It Happened One Night (1934)
Directed by Frank Capra
LOVE TRIUMPHANT! an in-film newspaper headline exalts. And indeed, in Frank Capra’s peerless “It Happened One Night,” the audience witnesses one of the best love stories ever committed to film…but it’s not the one the newspaper refers to. Since first seeing the 1934 Oscar-winning classic last summer, I’ve watched it every few months. It’s the only movie I’ve watched more than once since then, much less more than twice. And as often as TCM puts the movie on its streaming app, I have a feeling I’ll keep revisiting it. I can’t help myself.
The movie begins with a bit of excitement, as the beautiful and stubborn heiress Ellie Andrews (Claudette Colbert) leaps into the water to escape her father’s (Walter Connolly) yacht off the coast of Miami. From there, she vows to make it to New York City to marry her fiancé King Westley (Jameson Thomas), whom her father disapproves of. On the way, she’ll meet a smooth-talking newspaperman Peter Warne (Clark Gable) who was recently fired but sees his next big scoop in Ellie’s disobedience. (Peter recognizes Ellie, but she doesn’t know that.) On the way to New York, the two wildly different people will share some common troubles (anyone who has taken an overnight bus ride will realize the process hasn’t gotten any more comfortable in the decades since this) and ultimately—obviously—fall in love.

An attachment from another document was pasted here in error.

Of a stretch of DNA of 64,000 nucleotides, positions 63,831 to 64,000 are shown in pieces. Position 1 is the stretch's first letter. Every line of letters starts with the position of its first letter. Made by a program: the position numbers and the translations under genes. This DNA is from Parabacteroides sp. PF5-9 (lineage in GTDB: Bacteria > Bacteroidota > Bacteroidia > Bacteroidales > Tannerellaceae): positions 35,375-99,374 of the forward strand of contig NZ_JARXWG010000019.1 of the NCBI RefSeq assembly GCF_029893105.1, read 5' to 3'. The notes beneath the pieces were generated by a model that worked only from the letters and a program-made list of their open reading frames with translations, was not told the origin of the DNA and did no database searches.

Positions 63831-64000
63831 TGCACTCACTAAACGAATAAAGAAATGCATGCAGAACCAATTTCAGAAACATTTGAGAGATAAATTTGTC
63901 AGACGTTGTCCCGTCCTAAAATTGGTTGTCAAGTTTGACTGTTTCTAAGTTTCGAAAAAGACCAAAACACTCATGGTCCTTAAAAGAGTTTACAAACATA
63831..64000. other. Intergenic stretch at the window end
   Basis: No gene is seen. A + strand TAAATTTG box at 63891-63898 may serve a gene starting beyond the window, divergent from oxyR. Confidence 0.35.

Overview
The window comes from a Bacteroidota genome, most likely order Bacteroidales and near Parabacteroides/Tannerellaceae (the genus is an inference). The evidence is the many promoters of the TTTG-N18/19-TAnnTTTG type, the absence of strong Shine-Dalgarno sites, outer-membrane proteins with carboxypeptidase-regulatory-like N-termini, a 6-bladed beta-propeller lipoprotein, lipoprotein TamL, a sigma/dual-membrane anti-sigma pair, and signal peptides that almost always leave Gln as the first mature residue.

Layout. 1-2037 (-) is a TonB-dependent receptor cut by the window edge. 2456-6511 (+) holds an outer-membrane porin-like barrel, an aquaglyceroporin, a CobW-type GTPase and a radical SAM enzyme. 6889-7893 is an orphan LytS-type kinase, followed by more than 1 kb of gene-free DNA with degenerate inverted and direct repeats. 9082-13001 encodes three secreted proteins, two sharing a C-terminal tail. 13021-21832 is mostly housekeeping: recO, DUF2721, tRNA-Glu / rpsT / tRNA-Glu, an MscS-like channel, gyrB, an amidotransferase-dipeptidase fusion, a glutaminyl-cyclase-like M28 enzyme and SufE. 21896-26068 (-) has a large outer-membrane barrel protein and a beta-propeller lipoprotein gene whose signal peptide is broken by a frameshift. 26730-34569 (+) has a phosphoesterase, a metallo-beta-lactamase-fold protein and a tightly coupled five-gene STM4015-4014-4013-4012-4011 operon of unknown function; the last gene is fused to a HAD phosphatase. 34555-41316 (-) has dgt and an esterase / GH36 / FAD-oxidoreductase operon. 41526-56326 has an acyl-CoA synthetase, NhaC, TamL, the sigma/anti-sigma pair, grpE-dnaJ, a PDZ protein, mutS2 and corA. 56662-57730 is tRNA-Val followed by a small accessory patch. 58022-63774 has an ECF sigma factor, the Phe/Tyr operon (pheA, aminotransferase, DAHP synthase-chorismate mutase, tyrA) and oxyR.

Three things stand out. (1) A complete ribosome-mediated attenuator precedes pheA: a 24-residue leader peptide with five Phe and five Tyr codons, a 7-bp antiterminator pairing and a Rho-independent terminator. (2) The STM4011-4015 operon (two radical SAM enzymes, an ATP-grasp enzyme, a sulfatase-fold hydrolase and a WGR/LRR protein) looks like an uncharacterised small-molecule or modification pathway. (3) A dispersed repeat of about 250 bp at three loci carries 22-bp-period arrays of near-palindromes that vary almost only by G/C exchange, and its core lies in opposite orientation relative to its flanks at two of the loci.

The Oscars don’t always get it right. But in 1935, when the Academy convened for just the seventh time to hand out the industry’s most coveted trophies, they gave “It Happened One night” the evening’s five best awards—Best Picture, Director, Adapted Screenplay, Actress, and Actor. It won every award it was nominated for, and at the time, half of every award it was even eligible for! Since then, only “One Flew Over the Cuckoo’s Nest” and “The Silence of the Lambs” have accomplished the feat of winning the “Big Five” at the Oscars. It’s hard to argue those films didn’t deserve the recognition.
Claudette Colbert has a modern comic actress’s sensibility, and more than once I wondered if she could have seamlessly worked today without changing much about herself. On the other hand, Clark Gable is certainly a man of his time, but he’s so charming and handsome it’s no wonder the Ohio native (I can’t help but call out a fellow Ohioan) became one of the most prolific and successful actors of all time. His character’s brashness may put off audiences today—and I admit, he is awfully rude to Colbert’s character at first—but I think it ultimately makes the eventual coming around of both characters all the more welcome. And it makes some scenes really stick out as some of the best in moviemaking history. The first night staying together in a cabin—when a bridge wash-out stop their bus in its tracks—for instance. Or the hitchhiking scene, for another. Or that suggestive ending, which had to be mighty scandalous at the time.
“It Happened One Night” is Frank Capra’s best work, in my opinion, but the options from which to choose are many: “Mr. Smith Goes to Washington,” “You Can’t Take It With You,” and “It’s a Wonderful Life” make for some terrific company, but my money is on this 1934 romance. It’s undoubtedly one of the best films ever made.